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personal-brand(Read time:  2 minutes) Pete Seeger got it right: “…The times, they sure are a changing…”  The crushing rise of Social Networks, iPhone connectivity and Facebook in particular (80+ million unique visitors in June alone!)  A just-published Nielson survey suggests that consumers trust real friends (no surprise, that) and virtual strangers the most – This can have immediate and game-changing impact on how companies must manage and defend their brands and reputations.  The risks have scaled enormously, with the opportunities.

Case in point from Core Contributor and Agency Principal, Carl Agers

Last Saturday, my wife and two of her friends were trading opinions of two retail clothing outlets. They were both planning on attending similar summer events and were discussing the options available at two establishments – one a higher end (read pricey) boutique and the other a chain with trendy non-designer (read less expensive) fashions.

The conversation quickly turned to a discussion of how its even trendy now to spend less and still look fantastic. In fact, much to my surprise their opinions of the brands were very different than I expected and were also evolving during the conversation.  Following a quick discussion, each woman pulled an iPhone out and separately ping’d their respective Facebook friends.  Within minutes, the responses had both multiplied and (here’s the learning for brand and marketing managers) had expanded to frank discussions of brand value, perception of quality, and customer service – all outside the big-brand’s sales channel reach

As I watched over the ensuing half hour, the trio’s buyer perceptions were crowd-shaped as networked-friends and then random consumers weighed-in – most armed only w/opinion bolstered by virtual group pile-ons.  Literally 100s of responses ensued. (Remember, these are ladies discussing clothes and fashion.  Great instant empathy for community conversation.)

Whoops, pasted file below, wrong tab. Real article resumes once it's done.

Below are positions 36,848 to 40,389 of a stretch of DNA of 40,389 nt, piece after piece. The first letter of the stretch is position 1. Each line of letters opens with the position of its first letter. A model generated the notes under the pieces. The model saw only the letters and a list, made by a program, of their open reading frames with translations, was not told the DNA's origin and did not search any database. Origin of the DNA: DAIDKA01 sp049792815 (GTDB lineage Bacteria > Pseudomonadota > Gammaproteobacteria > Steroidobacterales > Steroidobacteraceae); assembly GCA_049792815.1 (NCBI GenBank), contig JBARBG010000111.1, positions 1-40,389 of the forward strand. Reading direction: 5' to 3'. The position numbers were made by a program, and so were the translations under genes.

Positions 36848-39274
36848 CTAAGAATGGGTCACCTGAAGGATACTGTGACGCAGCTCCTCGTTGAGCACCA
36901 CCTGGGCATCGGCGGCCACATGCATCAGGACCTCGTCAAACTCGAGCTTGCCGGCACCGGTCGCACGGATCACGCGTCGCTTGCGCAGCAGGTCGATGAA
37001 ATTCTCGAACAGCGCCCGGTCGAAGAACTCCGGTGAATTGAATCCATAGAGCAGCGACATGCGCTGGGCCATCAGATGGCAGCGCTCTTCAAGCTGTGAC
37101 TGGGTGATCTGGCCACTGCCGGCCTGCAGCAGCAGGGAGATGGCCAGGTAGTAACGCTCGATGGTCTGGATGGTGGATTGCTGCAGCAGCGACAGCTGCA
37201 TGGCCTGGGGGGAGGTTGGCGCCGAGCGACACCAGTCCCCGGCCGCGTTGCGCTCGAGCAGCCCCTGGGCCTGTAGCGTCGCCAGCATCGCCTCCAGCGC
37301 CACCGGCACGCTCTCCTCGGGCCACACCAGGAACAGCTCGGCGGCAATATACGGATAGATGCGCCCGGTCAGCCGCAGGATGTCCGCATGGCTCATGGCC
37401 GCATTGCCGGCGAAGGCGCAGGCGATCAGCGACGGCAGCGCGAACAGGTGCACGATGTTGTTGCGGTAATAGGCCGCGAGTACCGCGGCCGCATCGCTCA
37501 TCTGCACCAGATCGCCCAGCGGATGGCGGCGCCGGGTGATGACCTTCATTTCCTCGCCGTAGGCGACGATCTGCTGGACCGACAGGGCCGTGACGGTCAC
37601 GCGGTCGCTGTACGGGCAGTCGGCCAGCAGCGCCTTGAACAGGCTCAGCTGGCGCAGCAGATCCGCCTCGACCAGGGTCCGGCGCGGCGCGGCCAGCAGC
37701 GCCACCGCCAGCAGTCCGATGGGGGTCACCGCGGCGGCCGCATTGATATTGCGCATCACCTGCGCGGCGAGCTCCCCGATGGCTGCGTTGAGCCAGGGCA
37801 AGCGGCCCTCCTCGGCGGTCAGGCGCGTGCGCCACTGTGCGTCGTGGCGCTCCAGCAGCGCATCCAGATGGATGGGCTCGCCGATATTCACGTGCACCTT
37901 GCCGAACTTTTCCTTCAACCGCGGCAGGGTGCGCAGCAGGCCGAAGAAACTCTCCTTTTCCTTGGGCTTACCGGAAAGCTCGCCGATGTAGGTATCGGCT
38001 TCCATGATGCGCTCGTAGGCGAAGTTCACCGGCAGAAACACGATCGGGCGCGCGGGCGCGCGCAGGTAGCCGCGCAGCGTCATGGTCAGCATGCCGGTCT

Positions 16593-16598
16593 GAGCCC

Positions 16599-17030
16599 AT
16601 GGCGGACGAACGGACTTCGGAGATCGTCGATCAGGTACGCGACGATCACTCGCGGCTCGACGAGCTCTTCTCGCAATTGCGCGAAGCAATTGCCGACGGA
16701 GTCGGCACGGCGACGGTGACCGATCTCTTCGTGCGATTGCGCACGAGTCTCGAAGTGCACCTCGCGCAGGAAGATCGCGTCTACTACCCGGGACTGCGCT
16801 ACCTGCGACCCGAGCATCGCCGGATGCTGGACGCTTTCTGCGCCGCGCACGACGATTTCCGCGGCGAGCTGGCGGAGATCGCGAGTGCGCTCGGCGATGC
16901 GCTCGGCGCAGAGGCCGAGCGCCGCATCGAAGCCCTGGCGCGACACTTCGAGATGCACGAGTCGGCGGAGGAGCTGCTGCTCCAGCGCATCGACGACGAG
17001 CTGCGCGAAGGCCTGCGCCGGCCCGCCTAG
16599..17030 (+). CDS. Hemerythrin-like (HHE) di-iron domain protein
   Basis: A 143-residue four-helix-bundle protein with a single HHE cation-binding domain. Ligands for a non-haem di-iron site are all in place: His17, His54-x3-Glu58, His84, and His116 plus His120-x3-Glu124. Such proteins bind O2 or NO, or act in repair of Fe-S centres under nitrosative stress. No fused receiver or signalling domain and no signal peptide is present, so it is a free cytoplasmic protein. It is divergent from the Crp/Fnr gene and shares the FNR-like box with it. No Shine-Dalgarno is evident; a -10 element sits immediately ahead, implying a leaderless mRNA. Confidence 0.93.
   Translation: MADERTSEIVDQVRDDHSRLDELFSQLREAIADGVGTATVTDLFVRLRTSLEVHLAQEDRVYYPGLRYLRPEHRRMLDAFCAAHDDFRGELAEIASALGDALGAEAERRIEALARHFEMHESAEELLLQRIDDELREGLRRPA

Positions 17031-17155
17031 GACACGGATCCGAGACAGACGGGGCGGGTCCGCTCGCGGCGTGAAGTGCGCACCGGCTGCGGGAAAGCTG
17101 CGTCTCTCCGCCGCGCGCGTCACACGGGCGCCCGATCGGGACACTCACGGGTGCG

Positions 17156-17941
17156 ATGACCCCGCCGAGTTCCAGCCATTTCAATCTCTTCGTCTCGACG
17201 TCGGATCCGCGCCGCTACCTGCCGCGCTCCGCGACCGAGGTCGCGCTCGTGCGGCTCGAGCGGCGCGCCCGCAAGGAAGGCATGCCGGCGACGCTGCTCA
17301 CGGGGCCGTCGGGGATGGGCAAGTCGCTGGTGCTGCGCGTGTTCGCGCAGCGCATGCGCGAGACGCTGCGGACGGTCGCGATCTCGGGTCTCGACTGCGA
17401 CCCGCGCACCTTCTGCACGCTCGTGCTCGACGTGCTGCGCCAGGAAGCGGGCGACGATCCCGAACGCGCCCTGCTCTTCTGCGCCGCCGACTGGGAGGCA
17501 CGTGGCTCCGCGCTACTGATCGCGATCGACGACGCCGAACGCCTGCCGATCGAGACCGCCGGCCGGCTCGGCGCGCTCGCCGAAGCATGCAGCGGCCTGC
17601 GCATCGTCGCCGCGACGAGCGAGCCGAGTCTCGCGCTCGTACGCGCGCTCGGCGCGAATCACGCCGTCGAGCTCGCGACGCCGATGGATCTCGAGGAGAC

For giggles, I quick ran the numbers to see how widespread the conversation had scaled:

  • 3 close friends each pinged their Facebook networks (~100 friends each)
  • 15% of the 300 friends in the tier 1 network responded = 45 active comments
  • 45 tier 1 responses were seen by their own respective Facebook networks (~100 each) = 4500 tier 2 impressions
  • 5% of the tier 2 network responded = another 250 comments
  • 250 tier 2 responses seen by their own respective Facebook networks (~100 each) = 25,000 tier 3 impressions
  • 2% of the tier 3 network responded = another 500 comments
  • 500 tier 3 responses seen by their own respective Facebook networks (~100 each) = 50,000 tier 4 impressions

You get the idea, even if the math gets a bit ugly – and all this inside 30 minutes, instigated by 3 iPhone pings. Ok, so dispute the network size (although Facebook reports that the average user has well over 100 friends in their network).

The consumer behavior hasn’t changed.   Consumers have always asked their friends/neighbors/peers for suggestions and recommendations.  What’s different as social networks go digital is the scale and speed.  No longer can companies push messages with reasonable assurance that the company itself will shape and control product perceptions and brand image.

Think carefully… Can your brand survive that iPhone connection to Facebook lurking inside a soccer mom’s purse?

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